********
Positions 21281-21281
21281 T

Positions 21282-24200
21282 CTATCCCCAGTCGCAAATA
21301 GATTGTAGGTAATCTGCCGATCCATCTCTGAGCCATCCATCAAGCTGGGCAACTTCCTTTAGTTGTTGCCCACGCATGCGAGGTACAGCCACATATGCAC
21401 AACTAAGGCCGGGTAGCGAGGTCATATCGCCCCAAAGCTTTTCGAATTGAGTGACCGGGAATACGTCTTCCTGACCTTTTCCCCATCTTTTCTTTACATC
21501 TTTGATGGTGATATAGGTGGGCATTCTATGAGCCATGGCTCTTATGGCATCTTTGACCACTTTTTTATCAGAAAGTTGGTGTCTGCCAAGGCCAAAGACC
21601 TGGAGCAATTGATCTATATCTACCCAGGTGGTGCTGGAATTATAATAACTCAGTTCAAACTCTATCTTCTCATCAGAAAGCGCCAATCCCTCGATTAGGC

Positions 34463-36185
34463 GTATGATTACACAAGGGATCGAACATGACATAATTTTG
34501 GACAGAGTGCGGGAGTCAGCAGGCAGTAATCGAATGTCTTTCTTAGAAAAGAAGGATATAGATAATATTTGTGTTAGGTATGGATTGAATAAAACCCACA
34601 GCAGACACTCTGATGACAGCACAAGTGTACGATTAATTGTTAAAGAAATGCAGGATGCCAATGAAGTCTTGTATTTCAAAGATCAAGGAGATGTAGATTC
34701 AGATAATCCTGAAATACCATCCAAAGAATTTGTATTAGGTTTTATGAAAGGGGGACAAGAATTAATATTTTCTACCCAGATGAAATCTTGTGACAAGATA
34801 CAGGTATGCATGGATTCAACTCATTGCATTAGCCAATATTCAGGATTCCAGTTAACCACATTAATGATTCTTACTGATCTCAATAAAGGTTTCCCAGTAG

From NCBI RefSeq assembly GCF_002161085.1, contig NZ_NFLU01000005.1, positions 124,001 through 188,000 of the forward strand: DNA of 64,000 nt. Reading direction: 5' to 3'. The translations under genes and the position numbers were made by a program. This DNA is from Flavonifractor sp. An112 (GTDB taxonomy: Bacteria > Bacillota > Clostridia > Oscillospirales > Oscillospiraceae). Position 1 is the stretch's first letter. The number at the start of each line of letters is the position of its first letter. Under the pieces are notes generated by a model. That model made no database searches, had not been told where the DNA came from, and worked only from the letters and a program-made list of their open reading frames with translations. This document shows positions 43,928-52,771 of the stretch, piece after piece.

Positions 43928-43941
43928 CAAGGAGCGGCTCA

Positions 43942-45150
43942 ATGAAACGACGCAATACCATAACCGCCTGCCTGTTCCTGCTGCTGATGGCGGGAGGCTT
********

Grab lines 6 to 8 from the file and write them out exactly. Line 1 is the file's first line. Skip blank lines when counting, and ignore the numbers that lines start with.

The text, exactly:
21401 AACTAAGGCCGGGTAGCGAGGTCATATCGCCCCAAAGCTTTTCGAATTGAGTGACCGGGAATACGTCTTCCTGACCTTTTCCCCATCTTTTCTTTACATC
21501 TTTGATGGTGATATAGGTGGGCATTCTATGAGCCATGGCTCTTATGGCATCTTTGACCACTTTTTTATCAGAAAGTTGGTGTCTGCCAAGGCCAAAGACC
21601 TGGAGCAATTGATCTATATCTACCCAGGTGGTGCTGGAATTATAATAACTCAGTTCAAACTCTATCTTCTCATCAGAAAGCGCCAATCCCTCGATTAGGC